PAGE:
Mrs Herlaar has an e-mail address but not a website as yet.
"It will probably save us money on phone-calls and administration," she says, "and should improve sales overseas. "The biggest relief will be if we can successfully advertise for staff on the Internet.
We hope to have a website running in the next six months."
Some are too busy for the Internet. Says Mrs Alicastro: "We haven't had time to think about it. All major restaurants and supermarkets in the Alice stock our goods and our product has found its way on to the shelves of 60 Coles and Woolworths around Australia in just 12 months." The tourism and hospitality industry, including the Ayers Rock Resort, has brought extra income for some secondary industries, but not all. Says Mr King: "We don't get as much work from Ayers Rock as we'd like but we are continually offering our product to the best of our ability. "We supply carpets, curtains, blinds and bedding.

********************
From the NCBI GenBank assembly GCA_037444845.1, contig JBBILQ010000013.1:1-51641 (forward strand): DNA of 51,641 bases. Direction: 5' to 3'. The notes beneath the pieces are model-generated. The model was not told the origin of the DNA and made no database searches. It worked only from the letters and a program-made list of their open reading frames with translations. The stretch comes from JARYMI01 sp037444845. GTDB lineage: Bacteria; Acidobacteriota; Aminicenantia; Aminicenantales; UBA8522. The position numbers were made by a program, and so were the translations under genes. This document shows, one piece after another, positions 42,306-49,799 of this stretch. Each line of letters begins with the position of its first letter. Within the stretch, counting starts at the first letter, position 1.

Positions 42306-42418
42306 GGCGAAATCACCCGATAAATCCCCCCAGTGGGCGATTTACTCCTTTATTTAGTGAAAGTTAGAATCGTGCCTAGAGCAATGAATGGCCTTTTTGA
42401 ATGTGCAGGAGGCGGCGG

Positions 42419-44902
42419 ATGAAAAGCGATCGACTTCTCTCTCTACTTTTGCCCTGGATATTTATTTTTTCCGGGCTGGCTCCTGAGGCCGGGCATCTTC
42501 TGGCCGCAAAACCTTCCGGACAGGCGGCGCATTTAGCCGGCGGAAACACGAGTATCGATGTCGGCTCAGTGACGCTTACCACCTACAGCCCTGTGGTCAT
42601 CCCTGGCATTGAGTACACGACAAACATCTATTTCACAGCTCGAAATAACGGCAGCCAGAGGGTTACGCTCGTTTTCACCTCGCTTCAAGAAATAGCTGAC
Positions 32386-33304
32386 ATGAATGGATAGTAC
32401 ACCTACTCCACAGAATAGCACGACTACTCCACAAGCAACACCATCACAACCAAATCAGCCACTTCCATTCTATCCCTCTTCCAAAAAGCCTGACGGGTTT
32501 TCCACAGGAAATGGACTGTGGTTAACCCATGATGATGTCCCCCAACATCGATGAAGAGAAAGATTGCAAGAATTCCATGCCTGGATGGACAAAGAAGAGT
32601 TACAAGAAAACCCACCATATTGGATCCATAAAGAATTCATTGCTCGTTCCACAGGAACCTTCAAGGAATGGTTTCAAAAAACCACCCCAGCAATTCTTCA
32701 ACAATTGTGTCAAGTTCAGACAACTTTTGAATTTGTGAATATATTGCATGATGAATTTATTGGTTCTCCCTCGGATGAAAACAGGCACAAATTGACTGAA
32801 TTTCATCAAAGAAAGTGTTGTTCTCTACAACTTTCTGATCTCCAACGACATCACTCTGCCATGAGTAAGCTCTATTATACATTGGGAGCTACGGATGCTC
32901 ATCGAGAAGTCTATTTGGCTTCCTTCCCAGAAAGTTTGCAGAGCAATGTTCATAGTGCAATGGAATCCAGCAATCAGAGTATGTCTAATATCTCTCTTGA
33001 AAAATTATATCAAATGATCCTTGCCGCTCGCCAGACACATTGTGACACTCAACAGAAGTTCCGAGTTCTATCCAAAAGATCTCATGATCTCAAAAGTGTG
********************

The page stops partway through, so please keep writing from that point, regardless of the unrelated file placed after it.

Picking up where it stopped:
"I know a lot are unhappy with the situation but some suppliers from Alice took the work for granted and incurred the wrath of these people [at the resort]."
Rosario and Antonio Food Processing hope their success will encourage others to give secondary industry a go.
"It has been good that we have bought our food processing technology and expertise to Alice Springs," says Mrs Alicastro, "and we've employed 12 people."
"We are hoping to go into the bush tucker market, as well as preserve all those wasted mangoes thrown out by companies such as the NT Mango Association.
We're even looking to work with the Alice's cattle industry and butchers to preserve meat and produce Alice Springs' own dog food.
And what do The Centre's successful industrialists advise?
Says Mrs Alicastro: "Anyone with an idea should make use of the expertise in government departments: "The NT Government has been more than helpful.